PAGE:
Alex Beam

Legal thriller

Who doesn’t love a good fight? The free-for-all over Higgins’s ‘The Rat on Fire’ promises to be a barnburner.

By Alex Beam
Globe Columnist / March 29, 2011

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Boston has never replaced George V. Higgins, and the city is the poorer for it. Toper, raconteur, lawyer, best-selling and critically admired novelist, pot-boiling hack, must-read newspaper columnist — no one man or woman has amassed such a delightful assemblage of talents under one cranium since he died in 1999.

George would love the ongoing legal donnybrook over the rights to his 1981 novel, “The Rat on Fire.’’ He would have milked it for numerous, speed-written Boston Herald columns, tapped out moments before his ritual lunch at Locke-Ober, the antediluvian eatery on Winter Place.

As filmmaker Jan Egleson explains, back in the late 1970s he had an idea for a docu-drama about low-life Boston arsonists that he hoped to sell to PBS. Egleson commissioned Higgins, still smoking hot from the success of “The Friends of Eddie Coyle,’’ to write a script. Three months and $40,000 — that was real money back then — later, Higgins delivered. Egleson dived into the manuscript: “I think, oh my God, George has written a novel. It’s a great novel, but nevertheless what I was after was a script.’’

“I called him up, and I said, ‘Hey, George, what’s going on?’ He said, ‘It’s yours. Do with it what you want. In the deal he had the novel rights. He published the book, and it’s a great book, ‘Rat on Fire.’ I was was left with a story and nowhere to go with it.’’

Predictably, PBS wanted no part of the super-profane story that Higgins confected. “I managed to off-foot or offend . . . the minority-group tenants, the Jewish landlords, the Irish arsonists, the Italian policemen — everybody got it,’’ Higgins boasted in a 1999 interview. He was unwounded by the rejection from PBS, which he called “full of left-wing types and midget knee-jerk liberals.’’

Fast-forward 30 years, and Egleson correctly detects an uptick in Higgins’s stock. “Coyle’’ was released on DVD a couple of years ago. Last year Hollywood director Andrew Dominik bought the rights to Higgins’s book “Cogan’s Trade.’’ He’s filming it in New Orleans as we speak, with Brad Pitt playing the lead. The Big Easy standing in for Boston? “Brad and Angelina have a real commitment to that city,’’ Higgins’s literary agent Albert LaFarge told me.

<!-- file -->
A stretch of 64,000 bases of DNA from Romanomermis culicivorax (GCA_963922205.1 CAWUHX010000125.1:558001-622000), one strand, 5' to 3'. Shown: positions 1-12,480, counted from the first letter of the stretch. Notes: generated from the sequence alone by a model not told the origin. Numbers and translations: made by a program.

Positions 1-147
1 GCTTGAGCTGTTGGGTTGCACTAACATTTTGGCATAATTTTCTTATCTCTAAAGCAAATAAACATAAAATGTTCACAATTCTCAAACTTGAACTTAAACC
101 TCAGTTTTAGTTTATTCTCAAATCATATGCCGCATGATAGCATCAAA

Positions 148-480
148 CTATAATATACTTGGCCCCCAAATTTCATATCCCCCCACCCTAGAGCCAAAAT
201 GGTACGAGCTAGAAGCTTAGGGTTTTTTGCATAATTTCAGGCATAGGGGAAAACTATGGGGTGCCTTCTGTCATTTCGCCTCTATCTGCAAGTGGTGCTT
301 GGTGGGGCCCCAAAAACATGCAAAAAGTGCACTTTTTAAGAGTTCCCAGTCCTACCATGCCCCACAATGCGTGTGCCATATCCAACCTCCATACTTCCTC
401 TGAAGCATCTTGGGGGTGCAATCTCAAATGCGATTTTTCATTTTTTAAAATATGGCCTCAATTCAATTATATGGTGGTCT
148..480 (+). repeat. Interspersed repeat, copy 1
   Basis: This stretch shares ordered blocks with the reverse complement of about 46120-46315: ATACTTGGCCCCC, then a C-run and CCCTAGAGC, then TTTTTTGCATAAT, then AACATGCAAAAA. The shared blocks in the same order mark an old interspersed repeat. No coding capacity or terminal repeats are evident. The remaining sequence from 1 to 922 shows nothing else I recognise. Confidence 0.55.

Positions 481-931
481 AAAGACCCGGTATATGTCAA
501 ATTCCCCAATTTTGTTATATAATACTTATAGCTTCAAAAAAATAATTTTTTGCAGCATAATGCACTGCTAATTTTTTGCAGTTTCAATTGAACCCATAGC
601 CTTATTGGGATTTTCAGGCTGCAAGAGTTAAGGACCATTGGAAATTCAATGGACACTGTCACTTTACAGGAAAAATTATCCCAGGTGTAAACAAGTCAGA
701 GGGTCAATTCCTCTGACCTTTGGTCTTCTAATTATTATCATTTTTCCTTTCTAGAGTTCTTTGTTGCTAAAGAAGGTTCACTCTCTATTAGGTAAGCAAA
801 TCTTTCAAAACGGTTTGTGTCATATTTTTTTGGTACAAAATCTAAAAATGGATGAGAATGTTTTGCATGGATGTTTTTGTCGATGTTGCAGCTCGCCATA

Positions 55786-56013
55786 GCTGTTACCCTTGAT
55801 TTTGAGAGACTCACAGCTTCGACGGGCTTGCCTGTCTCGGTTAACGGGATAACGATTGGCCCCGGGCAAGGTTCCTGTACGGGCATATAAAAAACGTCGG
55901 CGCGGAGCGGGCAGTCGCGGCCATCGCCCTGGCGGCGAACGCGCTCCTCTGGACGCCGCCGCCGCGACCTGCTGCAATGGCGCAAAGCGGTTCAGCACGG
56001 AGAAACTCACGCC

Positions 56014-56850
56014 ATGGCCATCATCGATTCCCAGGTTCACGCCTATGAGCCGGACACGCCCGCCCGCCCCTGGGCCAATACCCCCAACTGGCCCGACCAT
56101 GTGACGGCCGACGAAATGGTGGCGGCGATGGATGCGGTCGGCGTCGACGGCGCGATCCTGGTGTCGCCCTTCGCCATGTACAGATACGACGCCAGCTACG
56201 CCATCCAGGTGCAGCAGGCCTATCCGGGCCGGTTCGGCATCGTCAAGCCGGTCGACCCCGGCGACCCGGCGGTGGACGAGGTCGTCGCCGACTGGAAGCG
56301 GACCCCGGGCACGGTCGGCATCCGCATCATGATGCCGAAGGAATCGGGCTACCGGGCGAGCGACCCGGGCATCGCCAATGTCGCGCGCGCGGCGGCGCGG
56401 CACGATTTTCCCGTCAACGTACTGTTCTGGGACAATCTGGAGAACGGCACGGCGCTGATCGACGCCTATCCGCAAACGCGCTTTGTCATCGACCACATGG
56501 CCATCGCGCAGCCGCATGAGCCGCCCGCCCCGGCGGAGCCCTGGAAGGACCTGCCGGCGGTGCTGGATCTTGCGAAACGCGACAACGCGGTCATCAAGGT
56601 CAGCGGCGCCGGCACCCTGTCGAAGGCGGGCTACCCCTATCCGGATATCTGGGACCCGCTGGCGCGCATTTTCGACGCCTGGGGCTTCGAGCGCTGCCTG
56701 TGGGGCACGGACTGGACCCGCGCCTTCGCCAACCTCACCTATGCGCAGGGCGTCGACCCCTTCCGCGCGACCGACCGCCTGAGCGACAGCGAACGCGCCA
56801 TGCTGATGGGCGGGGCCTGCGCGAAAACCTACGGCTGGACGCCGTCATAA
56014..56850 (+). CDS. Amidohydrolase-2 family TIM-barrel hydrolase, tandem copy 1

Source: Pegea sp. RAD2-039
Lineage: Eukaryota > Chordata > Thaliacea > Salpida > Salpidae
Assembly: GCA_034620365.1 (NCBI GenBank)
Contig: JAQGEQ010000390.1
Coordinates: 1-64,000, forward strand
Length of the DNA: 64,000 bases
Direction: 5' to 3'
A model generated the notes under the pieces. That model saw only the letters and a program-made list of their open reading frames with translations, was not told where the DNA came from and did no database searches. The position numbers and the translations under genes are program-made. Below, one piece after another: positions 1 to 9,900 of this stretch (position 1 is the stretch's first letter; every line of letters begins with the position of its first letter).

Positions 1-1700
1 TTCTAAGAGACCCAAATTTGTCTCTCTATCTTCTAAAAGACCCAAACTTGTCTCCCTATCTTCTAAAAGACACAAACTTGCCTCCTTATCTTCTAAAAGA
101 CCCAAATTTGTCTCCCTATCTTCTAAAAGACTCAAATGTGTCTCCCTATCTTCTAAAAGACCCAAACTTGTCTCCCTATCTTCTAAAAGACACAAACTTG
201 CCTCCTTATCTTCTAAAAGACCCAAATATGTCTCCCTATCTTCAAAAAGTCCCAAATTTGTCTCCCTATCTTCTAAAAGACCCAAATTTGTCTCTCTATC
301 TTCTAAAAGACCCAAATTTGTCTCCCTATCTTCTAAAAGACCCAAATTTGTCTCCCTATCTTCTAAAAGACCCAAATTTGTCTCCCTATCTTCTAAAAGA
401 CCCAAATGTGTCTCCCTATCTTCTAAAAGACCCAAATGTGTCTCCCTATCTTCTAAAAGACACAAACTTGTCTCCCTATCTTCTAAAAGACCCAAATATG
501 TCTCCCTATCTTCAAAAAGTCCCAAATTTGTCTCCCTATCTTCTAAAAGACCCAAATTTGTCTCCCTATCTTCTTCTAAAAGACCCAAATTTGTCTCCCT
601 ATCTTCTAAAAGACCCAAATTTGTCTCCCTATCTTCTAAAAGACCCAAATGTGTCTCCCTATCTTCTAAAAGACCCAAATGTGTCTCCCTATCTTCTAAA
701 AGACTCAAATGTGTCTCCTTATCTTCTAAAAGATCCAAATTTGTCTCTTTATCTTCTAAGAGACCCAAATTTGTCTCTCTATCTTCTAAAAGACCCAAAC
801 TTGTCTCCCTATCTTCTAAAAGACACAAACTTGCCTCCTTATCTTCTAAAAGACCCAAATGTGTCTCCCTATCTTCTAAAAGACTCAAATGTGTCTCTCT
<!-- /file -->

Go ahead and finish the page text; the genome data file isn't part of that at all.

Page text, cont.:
Random House’s Vintage books division will soon announce the reissue of “Cogan’s Trade’’ and 10 other Higgins novels.

Egleson took a second look at his 30-year-old contract and decided that he still owned the film rights. He started working on the movie this year, in partnership with Robert Patton-Spruill, who wrote the script. “Imagine what happens when two Boston indie Icon’s [sic] Jan Egleson and Robert Patton-Spruill team up to make a classic George V. Higgins novel,’’ they announced on their website. “Well you don’t have to imagine anymore, because we have started making it.’’

That came as interesting news to LaFarge and Higgins’s widow, Loretta. “It popped up on Google Alerts,’’ LaFarge said, “and we thought, ‘Who are these people?’ ’’ Behind every successful literary agent lurks a formidable lawyer, in this case Los Angeles-based Wayne Alexander. He sent Egleson and Patton-Spruill the kind of cease-and-desist letter that you do not want to find in your mailbox: “Demand is hereby made that you and anyone connected with you cease all activity related to development or production of a motion picture based on or derived from Higgins’ book ‘Rat on Fire.’ . . . If you continue to proceed despite this demand my client is prepared to enforce her rights through legal and equitable proceedings’’ and so on.

Alexander explained to me that under standard screenwriting contracts, rights revert to the author if the film or TV series doesn’t get made. “These guys are just idiots. They don’t know what they are talking about,’’ he said. Patton-Spruill showed me a clause from the contract that purports to grant Egleson the motion picture rights “in perpetuity.’’ “I’m sorry Mrs. Higgins didn’t know what we were doing,’’ Patton-Spruill says. “We’re not trying to hurt anybody, we’re just trying to make the best Boston movie ever made.’’

“I am advising them to continue working,’’ said attorney Fletcher “Flash’’ Wiley, who worked on the 1979 contract and represents Egleson and Patton-Spruill. “This was work for hire, with the film rights specifically reserved for [Egleson’s company]. There was no reversion of rights to Higgins.’’ Egleson and Patton-Spruill plan to start filming on May 7. “We’ll be shooting until they make us stop,’’ Egleson says.

Can’t we all just get along? I hope not. I’m planning to milk this imbroglio for numerous speed-written columns, tapped out before my regular lunch date at the Red Lentil, Watertown's A-list vegan emporium. They don’t have a liquor license, but otherwise I know Higgins would approve.

Alex Beam is a Globe columnist. His e-dress is